Mutation allows clams to accumulate more paralytic toxins
Exposure to toxins that cause paralytic shellfish poisoning can result in a mutation that makes some clams more resistant to the toxin and of greater danger to humans, according to a study published in the April 7 issue of the journal Nature.
Paralytic shellfish toxins (PSTs) are produced by algae that appear in certain coastal areas in an event known as an algal bloom, commonly called a red tide. People who eat clams exposed to the PSTs can suffer the paralytic effects of the toxins. There is no cure for the poisoning.
A collaborative team of scientists found that the toxins cause a small mutation that prevents the poisons from binding to sodium ion channels in the clam's nerve tissue. Instead of binding to the ion channels, the toxins build up in the clam. About 100 times more toxin accumulates in the mutated clams than in clams without the mutation.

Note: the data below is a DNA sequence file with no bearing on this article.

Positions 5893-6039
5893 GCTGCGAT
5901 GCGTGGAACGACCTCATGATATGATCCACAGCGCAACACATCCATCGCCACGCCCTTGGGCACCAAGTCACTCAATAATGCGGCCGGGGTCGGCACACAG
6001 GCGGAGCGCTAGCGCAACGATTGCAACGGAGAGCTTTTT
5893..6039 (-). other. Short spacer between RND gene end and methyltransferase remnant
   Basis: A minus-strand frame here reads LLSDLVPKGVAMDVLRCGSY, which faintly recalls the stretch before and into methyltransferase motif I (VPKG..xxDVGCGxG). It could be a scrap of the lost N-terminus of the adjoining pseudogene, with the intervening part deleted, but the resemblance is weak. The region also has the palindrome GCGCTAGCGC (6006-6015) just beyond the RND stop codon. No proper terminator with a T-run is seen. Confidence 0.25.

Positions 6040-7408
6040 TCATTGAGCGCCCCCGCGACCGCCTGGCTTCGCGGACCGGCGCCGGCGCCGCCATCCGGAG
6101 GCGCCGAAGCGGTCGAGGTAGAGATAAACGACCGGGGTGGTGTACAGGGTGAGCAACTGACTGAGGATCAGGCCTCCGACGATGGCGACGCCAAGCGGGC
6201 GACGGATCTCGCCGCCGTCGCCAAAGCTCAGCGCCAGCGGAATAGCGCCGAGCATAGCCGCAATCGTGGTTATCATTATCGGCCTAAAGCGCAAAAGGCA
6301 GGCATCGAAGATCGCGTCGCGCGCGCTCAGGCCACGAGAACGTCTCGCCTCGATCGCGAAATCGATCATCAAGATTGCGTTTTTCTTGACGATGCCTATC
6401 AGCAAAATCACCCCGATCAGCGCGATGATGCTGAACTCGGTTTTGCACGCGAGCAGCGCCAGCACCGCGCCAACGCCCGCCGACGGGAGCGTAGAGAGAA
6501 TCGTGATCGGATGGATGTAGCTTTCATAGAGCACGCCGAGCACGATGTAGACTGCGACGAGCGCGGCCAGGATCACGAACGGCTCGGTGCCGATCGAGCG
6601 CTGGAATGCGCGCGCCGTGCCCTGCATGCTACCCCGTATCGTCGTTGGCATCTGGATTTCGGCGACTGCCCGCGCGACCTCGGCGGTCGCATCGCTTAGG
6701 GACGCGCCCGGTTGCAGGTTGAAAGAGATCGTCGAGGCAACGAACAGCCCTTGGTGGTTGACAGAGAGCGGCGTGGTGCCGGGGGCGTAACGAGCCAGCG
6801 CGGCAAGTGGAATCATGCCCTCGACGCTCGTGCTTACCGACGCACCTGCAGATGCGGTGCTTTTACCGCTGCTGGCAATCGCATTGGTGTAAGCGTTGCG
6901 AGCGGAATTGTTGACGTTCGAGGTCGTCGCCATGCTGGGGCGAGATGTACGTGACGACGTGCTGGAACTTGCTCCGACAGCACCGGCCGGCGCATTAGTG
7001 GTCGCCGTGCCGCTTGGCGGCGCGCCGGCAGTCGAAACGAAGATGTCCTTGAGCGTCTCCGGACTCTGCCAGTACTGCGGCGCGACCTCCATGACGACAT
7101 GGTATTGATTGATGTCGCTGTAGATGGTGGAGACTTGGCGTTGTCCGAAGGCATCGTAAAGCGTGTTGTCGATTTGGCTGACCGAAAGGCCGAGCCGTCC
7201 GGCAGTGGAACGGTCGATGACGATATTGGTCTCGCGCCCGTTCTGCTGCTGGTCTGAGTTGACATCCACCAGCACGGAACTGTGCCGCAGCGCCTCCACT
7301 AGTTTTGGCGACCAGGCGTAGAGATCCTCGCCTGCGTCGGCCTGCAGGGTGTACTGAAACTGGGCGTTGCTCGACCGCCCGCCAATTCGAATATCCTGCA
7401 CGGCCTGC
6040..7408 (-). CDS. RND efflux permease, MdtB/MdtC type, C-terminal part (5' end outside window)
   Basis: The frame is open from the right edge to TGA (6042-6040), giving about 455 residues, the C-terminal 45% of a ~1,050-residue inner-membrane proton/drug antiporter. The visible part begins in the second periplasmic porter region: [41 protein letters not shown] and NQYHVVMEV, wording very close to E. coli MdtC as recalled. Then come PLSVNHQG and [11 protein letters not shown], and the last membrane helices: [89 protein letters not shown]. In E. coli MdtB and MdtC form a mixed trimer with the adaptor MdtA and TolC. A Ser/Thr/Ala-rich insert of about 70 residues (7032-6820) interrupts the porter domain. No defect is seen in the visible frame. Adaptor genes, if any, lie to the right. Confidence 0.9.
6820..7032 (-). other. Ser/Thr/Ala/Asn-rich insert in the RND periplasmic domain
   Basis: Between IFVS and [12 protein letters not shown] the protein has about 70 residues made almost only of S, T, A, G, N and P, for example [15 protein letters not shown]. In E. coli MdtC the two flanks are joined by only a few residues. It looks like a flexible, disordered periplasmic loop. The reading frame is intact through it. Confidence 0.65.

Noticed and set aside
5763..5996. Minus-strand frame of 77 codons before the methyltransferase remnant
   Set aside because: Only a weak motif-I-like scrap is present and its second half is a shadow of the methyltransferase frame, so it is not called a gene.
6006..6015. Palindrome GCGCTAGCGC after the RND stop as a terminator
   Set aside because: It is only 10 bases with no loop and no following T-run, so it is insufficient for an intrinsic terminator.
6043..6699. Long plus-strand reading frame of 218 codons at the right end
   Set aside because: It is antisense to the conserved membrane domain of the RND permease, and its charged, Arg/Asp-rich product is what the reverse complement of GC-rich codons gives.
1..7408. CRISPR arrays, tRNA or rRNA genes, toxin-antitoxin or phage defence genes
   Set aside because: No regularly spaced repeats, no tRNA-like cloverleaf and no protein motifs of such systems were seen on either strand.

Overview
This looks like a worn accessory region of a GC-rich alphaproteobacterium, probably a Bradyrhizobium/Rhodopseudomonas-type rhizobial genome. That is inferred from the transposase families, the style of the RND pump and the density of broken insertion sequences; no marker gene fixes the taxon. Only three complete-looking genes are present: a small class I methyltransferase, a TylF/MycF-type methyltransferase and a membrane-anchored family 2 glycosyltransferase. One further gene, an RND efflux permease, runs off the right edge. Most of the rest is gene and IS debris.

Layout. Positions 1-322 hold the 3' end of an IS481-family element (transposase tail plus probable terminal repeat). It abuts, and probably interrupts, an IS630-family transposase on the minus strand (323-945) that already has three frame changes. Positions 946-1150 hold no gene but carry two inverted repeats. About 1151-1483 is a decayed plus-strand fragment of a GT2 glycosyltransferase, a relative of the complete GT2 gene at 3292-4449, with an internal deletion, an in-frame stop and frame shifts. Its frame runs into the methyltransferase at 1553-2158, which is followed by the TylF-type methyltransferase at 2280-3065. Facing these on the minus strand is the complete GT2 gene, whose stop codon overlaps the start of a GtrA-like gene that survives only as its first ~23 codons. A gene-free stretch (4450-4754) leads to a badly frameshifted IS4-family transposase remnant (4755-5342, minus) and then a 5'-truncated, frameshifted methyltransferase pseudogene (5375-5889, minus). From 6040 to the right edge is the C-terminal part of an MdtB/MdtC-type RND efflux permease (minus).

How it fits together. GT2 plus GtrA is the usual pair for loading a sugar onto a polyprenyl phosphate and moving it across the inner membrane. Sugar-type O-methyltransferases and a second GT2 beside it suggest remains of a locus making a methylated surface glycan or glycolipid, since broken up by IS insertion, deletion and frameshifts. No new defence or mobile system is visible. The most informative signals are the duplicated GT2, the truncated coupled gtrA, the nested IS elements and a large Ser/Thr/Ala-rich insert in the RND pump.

The toxins could serve as selective agents for sodium ion channel mutations that can prevent toxin binding without otherwise changing the ion channel functions, according to the study.
William Catterall, professor and chair of pharmacology, is one of the study's co-authors. Also participating in the study were other scientists from the University of Washington and the National Oceanic and Atmospheric Administration Northwest Fisheries Science Center in Seattle, the University of Maine, and the Institute for Marine Biosciences in Halifax, Nova Scotia.